EDIBLE INSECTS AS POTENTIAL SOURCE OF ALTERNATIVE PROTEIN

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Detalhes
  • Tipo de apresentação: Pôster
  • Eixo temático: Segurança Alimentar e a Ciência de Alimentos (SCA)
  • Palavras chaves: Tenebrio molitor; Chrysodeixis includens; Entomophagy;
  • 1 Departamento de Tecnologia e Ciência dos Alimentos / Centro de Ciências Rurais / Universidade Federal de Santa Maria
  • 2 Universidade Federal de Santa Maria

EDIBLE INSECTS AS POTENTIAL SOURCE OF ALTERNATIVE PROTEIN

Neila Richards

Departamento de Tecnologia e Ciência dos Alimentos / Centro de Ciências Rurais / Universidade Federal de Santa Maria

Resumo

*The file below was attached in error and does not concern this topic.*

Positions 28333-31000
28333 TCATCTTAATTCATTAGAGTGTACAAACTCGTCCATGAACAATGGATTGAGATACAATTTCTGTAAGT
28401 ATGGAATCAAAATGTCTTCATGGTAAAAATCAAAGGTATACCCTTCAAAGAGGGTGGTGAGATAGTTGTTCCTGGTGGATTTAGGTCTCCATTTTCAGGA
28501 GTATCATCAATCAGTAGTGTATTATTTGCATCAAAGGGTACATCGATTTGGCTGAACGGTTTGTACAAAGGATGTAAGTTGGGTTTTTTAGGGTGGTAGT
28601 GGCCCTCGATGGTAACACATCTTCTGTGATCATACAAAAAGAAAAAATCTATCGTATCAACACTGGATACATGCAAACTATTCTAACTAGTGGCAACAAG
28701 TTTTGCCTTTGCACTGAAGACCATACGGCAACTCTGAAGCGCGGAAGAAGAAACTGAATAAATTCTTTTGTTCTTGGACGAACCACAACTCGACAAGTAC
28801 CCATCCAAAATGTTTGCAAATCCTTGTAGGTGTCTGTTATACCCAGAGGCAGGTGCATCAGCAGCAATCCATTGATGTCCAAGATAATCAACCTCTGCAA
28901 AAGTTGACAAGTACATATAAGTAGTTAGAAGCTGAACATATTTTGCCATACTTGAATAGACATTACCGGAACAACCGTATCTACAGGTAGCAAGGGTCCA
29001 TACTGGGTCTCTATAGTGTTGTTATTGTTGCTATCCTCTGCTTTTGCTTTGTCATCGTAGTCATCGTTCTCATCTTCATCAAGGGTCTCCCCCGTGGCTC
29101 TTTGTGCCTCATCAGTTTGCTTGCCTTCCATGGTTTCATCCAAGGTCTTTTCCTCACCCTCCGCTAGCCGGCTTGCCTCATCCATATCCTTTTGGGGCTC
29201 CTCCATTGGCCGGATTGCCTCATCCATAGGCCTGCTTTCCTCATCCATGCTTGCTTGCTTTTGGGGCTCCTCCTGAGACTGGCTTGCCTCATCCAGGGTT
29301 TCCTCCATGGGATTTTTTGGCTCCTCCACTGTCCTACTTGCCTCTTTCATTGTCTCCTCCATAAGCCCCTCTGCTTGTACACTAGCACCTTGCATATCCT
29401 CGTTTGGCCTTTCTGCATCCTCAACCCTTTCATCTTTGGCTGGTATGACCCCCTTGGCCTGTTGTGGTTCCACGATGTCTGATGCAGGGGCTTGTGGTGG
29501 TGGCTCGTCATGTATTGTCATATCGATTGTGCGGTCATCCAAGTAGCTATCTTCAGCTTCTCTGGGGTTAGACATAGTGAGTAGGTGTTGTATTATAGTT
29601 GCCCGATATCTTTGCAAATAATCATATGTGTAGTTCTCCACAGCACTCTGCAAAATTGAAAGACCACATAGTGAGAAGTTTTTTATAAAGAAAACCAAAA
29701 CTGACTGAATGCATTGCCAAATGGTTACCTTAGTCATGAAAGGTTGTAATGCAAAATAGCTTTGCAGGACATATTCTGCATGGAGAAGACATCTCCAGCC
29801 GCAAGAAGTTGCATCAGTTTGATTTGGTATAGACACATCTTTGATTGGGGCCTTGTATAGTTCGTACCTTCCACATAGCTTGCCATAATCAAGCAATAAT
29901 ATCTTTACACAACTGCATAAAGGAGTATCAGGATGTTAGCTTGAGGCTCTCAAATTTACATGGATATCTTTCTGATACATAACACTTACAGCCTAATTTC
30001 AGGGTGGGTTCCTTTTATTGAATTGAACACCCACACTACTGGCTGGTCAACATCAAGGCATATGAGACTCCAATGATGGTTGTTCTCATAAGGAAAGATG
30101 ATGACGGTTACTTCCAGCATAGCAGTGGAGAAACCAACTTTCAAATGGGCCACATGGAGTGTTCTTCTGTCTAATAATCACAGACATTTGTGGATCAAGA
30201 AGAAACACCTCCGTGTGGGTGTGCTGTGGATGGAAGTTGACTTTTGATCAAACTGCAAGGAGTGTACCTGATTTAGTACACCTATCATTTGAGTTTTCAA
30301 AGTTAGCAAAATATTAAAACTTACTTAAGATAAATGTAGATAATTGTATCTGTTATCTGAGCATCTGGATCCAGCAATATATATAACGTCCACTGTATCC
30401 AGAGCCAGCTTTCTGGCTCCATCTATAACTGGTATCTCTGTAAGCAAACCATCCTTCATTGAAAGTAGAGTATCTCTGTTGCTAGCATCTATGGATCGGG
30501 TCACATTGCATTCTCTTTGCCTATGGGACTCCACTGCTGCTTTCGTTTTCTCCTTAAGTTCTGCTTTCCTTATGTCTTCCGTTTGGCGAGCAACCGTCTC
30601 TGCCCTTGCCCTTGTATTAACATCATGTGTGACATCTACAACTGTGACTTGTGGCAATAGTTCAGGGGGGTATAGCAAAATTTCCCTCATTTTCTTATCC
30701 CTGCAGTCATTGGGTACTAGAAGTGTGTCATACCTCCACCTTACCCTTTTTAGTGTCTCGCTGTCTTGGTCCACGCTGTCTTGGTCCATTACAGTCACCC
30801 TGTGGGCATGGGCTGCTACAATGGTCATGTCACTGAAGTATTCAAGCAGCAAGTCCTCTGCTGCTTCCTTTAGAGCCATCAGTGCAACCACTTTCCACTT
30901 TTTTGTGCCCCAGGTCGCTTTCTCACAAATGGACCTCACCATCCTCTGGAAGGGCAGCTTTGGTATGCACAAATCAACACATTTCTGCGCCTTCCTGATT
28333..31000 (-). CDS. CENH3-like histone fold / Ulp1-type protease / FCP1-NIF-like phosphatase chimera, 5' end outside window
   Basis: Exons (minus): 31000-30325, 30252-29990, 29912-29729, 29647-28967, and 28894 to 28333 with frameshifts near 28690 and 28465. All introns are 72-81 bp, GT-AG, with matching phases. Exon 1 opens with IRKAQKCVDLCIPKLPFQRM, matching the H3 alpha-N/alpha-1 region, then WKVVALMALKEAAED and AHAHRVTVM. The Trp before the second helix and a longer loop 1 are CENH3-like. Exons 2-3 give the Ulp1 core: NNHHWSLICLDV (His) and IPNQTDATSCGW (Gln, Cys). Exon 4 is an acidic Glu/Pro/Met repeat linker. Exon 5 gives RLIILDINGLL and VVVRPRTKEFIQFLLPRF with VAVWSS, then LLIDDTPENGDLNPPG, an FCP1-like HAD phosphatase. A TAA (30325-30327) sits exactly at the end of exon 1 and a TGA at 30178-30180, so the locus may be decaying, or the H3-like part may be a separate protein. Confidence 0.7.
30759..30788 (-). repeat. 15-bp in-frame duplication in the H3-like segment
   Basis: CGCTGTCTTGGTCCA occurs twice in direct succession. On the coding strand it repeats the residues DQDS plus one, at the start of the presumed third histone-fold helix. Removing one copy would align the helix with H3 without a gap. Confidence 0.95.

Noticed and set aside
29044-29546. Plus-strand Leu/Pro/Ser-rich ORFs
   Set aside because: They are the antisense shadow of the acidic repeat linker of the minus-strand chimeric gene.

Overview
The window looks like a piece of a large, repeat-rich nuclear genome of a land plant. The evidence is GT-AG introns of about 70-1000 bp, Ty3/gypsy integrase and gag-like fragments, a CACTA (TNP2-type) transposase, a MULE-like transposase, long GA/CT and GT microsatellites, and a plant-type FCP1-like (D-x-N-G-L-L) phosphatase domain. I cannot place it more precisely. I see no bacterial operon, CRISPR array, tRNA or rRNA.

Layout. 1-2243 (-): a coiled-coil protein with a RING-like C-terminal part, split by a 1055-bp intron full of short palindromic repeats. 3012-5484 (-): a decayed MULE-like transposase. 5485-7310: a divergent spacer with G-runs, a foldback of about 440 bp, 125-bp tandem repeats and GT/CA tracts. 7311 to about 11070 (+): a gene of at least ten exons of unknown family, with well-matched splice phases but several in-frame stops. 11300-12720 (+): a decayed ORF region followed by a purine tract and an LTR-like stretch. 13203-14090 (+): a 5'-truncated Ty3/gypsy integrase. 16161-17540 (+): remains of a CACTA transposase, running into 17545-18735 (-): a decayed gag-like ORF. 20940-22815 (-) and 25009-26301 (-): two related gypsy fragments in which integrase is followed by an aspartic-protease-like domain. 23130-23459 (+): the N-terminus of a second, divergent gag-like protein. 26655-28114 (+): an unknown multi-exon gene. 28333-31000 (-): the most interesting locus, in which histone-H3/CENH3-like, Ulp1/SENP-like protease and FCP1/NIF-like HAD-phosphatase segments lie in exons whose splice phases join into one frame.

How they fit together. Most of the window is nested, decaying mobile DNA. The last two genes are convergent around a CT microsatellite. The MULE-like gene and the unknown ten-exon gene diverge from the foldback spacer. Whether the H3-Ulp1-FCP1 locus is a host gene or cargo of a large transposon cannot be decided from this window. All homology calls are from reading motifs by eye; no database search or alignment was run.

The habit of consuming insects – entomophagy, is already part of the diet of approximately two billion people in more than 130 countries, which include in the menu more than 2,000 species of insects. Campaigns developed by the FAO, such as the publication of informative guides suggesting the inclusion of edible insects in the human diet, combined with the increase in demand for food that causes the intensification of the means of production and the use of natural resources. The low moisture content of the flour beetle larva (Tenebrio molitor) provides technological advantages within the food industry, as it can be ground and easily introduced to enrich products. The false-measurer caterpillar (Chrysodeixis includens) is identified as a pest that is difficult to control, however, little is said about its nutritional attributes. This work explored the protein content of an insect species used for animal and human consumption and another one that is still poorly studied. The protein content of the two insects was analyzed. C. includens caterpillars were bred and slaughtered, while T. molitor larvae were purchased commercially. Protein analysis was performed following the Kjedahl method (conversion factor of 6.25). The C. includens caterpillar had the highest protein content, 61.95%, followed by the T. molitor larva, 50.63%. Studies evaluating the nutritional value of edible insects, including beetles, ants, crickets, and grasshoppers, confront the values of lean red meat and/or roasted fish. In this same context, T. molitor and Chrysodeixis includens have higher values than conventional protein alternatives (poultry-23% and beef-20%), confirming the sentence that they can be used as alternative sources of protein. Both demonstrate high potential as an alternative source of protein for food, requiring further studies to prove the viability of production through sustainable and low-cost ways.

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